For more action from Cabarita Beach, check out the slideshow above.
Thornton too had a slip in the opening final, dropping more than a second off his best time, whilst rival Brooke Lucas in contrast used the extra pressure as motivation, finding three tenths of a second to finish almost a second clear on top with Mitch Roylance moving into second. The cream was starting to rise.
By the close of the top six it was situation normal at the front, Mullan taking back the top spot—negating the opening final hiccup, his three most recent runs were 42.742, 42.747 and 42.746. It doesn’t getting any more consistent than that. Jukes too was finding the limits of his new mount, although admitting it had plenty in reserve, his consistency too showing two final runs separated by just 18 thousands of a second. It was tight at the top.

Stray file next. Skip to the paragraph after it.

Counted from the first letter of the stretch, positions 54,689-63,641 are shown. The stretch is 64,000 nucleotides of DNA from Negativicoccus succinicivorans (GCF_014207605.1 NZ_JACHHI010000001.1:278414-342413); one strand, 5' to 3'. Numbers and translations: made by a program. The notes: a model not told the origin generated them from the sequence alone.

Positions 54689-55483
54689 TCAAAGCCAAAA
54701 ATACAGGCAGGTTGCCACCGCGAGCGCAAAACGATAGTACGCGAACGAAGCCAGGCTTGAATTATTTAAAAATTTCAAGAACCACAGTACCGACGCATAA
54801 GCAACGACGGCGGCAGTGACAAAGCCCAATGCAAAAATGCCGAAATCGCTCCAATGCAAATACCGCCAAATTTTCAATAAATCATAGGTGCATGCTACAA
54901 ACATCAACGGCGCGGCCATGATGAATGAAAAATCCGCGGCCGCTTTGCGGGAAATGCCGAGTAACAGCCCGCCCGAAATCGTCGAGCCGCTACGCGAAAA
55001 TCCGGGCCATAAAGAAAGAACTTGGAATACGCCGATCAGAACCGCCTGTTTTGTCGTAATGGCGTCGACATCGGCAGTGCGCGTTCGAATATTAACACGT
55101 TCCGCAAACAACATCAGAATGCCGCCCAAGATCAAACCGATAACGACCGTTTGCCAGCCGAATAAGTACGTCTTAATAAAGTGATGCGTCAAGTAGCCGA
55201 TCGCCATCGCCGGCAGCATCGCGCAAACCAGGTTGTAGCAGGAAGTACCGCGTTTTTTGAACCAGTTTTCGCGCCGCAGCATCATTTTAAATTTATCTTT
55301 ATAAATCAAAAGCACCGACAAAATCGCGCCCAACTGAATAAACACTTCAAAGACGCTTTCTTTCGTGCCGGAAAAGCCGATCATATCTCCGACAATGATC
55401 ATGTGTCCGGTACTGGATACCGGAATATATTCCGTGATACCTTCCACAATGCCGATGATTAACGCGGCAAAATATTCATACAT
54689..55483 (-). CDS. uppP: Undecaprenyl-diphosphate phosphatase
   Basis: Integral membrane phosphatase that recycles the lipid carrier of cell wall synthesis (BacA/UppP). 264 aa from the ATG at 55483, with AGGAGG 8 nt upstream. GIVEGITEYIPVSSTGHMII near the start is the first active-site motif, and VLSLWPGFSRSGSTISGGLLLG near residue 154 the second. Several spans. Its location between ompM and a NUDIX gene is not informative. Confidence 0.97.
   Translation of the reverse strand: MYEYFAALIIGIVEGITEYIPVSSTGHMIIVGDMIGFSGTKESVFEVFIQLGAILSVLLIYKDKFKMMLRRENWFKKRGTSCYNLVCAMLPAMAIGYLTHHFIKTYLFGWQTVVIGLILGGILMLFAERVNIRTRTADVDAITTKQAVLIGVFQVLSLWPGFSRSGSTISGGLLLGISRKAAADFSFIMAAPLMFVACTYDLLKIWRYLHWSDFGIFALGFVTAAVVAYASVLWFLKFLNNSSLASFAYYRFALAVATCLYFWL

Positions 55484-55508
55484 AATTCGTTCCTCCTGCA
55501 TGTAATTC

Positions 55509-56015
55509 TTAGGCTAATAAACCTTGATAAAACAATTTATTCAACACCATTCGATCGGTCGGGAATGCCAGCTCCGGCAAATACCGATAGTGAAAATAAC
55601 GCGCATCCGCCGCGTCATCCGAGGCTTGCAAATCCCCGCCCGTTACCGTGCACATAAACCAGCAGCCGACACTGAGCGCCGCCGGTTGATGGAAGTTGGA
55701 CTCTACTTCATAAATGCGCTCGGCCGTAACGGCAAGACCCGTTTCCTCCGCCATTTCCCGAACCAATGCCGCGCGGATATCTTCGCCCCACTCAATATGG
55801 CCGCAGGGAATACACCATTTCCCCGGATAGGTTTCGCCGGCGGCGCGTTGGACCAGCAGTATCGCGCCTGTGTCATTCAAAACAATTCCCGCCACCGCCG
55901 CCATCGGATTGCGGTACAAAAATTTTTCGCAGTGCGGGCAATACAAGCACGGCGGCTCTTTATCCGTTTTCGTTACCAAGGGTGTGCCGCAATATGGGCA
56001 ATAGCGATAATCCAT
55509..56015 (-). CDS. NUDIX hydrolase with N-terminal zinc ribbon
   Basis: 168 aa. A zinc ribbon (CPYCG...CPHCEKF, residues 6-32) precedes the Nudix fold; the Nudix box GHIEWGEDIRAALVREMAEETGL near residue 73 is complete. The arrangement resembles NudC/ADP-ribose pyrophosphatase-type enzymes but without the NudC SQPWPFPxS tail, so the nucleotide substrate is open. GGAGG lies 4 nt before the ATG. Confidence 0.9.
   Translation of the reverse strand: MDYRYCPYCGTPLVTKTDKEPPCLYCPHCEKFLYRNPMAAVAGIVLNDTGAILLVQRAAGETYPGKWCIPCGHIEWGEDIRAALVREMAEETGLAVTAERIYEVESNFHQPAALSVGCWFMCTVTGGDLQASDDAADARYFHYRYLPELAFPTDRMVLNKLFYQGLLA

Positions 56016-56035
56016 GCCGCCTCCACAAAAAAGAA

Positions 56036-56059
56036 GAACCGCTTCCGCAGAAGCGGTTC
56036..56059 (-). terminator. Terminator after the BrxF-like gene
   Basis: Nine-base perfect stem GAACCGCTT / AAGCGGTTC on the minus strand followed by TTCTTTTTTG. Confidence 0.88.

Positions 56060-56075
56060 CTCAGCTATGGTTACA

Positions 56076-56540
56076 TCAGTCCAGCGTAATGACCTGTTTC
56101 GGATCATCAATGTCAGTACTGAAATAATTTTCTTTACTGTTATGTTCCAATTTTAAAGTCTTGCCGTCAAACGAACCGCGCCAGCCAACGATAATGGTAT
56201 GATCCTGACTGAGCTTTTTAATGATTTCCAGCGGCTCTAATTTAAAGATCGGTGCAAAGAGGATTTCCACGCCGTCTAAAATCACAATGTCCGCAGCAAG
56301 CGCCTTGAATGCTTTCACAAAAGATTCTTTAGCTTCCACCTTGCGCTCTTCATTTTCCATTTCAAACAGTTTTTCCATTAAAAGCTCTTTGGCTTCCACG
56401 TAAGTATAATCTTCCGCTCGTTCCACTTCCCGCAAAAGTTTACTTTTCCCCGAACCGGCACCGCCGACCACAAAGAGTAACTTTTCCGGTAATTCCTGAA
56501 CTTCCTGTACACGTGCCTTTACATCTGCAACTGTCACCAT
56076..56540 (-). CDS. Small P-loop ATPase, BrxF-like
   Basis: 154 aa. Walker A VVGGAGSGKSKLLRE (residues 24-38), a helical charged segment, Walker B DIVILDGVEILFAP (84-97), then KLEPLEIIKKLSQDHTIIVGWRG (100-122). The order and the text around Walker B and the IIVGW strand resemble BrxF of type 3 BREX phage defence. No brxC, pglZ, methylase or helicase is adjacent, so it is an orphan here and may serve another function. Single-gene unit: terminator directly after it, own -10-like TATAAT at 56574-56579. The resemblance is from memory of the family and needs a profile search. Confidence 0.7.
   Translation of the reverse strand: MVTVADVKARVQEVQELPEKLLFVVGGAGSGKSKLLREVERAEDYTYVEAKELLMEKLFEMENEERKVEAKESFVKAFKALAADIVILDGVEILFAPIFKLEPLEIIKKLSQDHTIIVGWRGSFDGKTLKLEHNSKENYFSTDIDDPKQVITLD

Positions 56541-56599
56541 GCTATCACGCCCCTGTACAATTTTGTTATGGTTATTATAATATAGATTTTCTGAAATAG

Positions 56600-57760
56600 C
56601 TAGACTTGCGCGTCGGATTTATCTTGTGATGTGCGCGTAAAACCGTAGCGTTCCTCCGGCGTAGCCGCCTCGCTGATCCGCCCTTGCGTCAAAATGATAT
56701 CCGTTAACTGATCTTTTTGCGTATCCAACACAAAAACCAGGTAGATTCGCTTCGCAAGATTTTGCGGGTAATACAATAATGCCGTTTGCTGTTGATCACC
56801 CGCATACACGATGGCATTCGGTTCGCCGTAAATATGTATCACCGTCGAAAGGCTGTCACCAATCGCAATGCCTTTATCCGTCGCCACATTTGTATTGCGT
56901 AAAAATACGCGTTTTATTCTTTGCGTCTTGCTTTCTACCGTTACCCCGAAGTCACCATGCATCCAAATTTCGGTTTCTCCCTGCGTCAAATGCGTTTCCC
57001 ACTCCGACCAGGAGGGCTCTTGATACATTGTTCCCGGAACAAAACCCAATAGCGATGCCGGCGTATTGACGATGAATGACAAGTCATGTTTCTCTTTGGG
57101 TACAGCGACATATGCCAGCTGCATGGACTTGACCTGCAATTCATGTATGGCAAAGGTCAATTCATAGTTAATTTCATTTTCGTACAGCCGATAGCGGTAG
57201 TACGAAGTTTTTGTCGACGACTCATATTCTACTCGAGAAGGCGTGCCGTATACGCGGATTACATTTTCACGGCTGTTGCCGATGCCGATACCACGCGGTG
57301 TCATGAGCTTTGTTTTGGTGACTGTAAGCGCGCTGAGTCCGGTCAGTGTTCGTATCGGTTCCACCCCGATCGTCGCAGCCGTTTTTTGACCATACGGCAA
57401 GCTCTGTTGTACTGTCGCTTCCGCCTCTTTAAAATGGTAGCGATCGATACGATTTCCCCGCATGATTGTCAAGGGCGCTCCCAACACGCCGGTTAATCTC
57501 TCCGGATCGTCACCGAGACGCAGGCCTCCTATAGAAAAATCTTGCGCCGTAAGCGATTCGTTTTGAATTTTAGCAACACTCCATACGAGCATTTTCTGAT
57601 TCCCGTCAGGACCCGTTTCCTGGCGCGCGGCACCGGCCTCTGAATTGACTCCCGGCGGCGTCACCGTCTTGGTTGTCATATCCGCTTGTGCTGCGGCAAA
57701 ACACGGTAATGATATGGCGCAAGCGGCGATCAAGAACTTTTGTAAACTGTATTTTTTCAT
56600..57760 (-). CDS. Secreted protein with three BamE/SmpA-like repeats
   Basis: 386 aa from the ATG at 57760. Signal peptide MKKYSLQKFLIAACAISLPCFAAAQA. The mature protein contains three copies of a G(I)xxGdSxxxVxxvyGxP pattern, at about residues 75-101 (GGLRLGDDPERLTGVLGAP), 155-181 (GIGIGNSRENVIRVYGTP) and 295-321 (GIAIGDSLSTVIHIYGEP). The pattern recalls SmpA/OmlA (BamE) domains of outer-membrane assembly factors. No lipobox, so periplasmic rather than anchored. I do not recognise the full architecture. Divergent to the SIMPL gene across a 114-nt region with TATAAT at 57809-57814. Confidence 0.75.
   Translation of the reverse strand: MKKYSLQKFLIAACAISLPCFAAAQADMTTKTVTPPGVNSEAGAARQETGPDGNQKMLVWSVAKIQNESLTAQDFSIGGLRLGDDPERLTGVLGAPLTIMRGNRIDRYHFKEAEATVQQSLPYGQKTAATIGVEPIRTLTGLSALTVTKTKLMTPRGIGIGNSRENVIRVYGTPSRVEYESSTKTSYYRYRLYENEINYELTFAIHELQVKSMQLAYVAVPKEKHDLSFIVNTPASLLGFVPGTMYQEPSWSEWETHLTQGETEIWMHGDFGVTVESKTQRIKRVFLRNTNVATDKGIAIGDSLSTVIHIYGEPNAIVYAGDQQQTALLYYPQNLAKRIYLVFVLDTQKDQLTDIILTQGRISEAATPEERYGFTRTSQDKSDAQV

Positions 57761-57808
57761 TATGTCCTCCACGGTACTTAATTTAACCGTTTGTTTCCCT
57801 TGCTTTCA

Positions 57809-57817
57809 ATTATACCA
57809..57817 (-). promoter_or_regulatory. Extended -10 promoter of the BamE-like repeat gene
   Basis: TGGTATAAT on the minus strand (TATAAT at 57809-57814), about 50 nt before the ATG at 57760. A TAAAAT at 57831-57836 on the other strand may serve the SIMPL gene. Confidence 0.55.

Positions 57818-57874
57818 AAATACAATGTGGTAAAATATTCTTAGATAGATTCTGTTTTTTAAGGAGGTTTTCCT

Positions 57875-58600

Hutton too improved, but he was also nursing a new powerplant and coming to grips with the intricacies of the package while Kincaid continued to push the top three, promising to move into the final if any of them faltered.
And falter they did, however it wasn’t the top three. Sadly, Frankenzstain Junior of Ted and Darek Sygidus which had made cameo appearances in the top three during qualifying was out after both drivers failed to complete the opening final.
After running with the mighty 680-cubic-inch Frankenzstain on Saturday, Ted Sygidus jumped in with brother Darek for Sundays final qualifiers, both showing signs they were capable of making the final but both suffered an off during the top 12.
The intake grill fell out during Ted’s run forcing him up the bank without injury, whilefor Darek, his best run of the weekend came to a premature end after running up the bank looking for some vital extra tenths to put himself into the final.
That misfortune allowed the ever-present Paul Burgess into the final six along with local hero Daniel deVoight in his twin-turbo LS3, the two long-time campaigners enjoying their additional laps in front of the big Cabarita crowd.